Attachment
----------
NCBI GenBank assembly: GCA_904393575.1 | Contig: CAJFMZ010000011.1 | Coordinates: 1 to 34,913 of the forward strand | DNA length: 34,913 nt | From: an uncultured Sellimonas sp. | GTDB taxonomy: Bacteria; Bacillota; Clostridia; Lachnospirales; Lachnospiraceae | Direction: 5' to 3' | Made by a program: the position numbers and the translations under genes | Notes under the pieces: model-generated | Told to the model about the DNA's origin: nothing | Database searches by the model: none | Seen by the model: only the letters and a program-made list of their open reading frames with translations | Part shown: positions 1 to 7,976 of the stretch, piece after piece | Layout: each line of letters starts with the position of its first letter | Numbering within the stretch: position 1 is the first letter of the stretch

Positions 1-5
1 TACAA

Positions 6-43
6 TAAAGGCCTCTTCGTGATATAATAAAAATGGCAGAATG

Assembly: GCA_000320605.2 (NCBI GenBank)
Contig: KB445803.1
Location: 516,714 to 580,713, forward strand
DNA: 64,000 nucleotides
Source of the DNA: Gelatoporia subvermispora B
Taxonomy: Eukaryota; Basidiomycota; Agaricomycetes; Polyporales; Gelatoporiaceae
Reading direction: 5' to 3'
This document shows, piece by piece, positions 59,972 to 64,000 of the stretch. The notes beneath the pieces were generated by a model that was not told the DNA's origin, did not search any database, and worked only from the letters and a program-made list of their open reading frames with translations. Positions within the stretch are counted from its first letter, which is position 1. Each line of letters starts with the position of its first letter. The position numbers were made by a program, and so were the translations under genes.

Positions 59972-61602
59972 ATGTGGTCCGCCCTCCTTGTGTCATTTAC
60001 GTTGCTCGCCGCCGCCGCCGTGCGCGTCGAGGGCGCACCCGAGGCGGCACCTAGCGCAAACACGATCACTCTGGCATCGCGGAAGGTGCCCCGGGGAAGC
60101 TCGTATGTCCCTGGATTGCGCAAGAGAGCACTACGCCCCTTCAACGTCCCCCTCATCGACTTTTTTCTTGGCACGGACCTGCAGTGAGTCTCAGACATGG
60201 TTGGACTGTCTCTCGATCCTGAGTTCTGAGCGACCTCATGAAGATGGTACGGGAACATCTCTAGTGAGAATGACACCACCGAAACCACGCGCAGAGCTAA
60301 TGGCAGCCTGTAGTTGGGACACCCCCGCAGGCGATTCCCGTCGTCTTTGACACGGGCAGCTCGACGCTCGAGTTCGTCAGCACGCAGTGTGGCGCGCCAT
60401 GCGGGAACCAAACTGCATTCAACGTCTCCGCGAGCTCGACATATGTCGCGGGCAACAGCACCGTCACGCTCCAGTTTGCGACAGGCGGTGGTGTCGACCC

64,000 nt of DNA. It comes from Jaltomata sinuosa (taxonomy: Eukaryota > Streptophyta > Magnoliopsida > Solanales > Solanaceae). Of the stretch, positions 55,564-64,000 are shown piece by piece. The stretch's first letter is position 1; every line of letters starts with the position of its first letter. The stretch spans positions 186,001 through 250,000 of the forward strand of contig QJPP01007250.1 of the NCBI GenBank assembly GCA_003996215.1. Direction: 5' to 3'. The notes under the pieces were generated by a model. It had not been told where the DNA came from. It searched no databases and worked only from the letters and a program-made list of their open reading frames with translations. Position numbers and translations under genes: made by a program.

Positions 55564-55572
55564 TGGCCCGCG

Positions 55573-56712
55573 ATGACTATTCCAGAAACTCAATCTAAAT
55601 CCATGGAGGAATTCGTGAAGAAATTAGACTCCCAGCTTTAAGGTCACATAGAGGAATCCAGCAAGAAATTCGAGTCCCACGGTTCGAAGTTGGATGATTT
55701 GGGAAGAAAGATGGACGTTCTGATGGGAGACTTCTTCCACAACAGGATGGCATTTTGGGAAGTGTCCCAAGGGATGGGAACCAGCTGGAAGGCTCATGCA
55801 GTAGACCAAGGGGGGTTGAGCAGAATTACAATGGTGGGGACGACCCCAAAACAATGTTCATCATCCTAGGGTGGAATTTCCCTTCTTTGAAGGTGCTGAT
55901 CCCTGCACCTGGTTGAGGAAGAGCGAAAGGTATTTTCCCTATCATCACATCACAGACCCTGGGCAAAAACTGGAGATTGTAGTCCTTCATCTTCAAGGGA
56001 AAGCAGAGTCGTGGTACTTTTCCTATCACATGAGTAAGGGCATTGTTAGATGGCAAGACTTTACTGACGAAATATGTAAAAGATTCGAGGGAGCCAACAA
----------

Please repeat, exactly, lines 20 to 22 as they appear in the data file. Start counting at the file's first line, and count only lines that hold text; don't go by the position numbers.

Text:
60401 GCGGGAACCAAACTGCATTCAACGTCTCCGCGAGCTCGACATATGTCGCGGGCAACAGCACCGTCACGCTCCAGTTTGCGACAGGCGGTGGTGTCGACCC

64,000 nt of DNA. It comes from Jaltomata sinuosa (taxonomy: Eukaryota > Streptophyta > Magnoliopsida > Solanales > Solanaceae). Of the stretch, positions 55,564-64,000 are shown piece by piece. The stretch's first letter is position 1; every line of letters starts with the position of its first letter. The stretch spans positions 186,001 through 250,000 of the forward strand of contig QJPP01007250.1 of the NCBI GenBank assembly GCA_003996215.1. Direction: 5' to 3'. The notes under the pieces were generated by a model. It had not been told where the DNA came from. It searched no databases and worked only from the letters and a program-made list of their open reading frames with translations. Position numbers and translations under genes: made by a program.

Positions 55564-55572